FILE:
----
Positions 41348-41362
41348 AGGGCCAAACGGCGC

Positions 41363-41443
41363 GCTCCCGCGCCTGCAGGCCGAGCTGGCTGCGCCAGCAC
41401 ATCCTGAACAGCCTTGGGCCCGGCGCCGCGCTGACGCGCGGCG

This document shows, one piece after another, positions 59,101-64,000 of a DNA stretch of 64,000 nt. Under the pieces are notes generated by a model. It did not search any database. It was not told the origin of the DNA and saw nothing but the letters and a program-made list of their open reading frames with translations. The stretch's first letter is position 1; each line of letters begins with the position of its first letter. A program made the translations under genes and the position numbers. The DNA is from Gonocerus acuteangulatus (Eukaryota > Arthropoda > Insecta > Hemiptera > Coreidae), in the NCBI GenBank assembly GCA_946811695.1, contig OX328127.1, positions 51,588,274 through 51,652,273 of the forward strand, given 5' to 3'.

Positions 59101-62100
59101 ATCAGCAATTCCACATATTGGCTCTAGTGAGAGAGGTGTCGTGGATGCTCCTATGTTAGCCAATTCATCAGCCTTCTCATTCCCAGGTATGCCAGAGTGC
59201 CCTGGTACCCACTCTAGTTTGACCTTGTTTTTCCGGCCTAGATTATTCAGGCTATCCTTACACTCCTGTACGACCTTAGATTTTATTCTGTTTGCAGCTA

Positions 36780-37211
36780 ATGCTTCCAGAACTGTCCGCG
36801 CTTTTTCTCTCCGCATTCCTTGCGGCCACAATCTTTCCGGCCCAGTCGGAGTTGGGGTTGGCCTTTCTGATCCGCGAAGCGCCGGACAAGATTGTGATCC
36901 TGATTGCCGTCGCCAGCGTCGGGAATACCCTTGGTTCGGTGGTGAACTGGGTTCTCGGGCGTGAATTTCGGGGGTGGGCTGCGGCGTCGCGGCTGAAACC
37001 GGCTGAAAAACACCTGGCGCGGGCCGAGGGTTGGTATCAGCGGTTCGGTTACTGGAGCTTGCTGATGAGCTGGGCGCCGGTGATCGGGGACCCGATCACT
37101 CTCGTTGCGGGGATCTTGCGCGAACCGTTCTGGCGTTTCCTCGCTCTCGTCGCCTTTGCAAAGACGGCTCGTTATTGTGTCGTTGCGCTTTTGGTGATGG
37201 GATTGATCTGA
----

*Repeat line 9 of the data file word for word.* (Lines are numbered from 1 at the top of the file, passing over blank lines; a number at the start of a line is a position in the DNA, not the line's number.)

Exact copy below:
59201 CCTGGTACCCACTCTAGTTTGACCTTGTTTTTCCGGCCTAGATTATTCAGGCTATCCTTACACTCCTGTACGACCTTAGATTTTATTCTGTTTGCAGCTA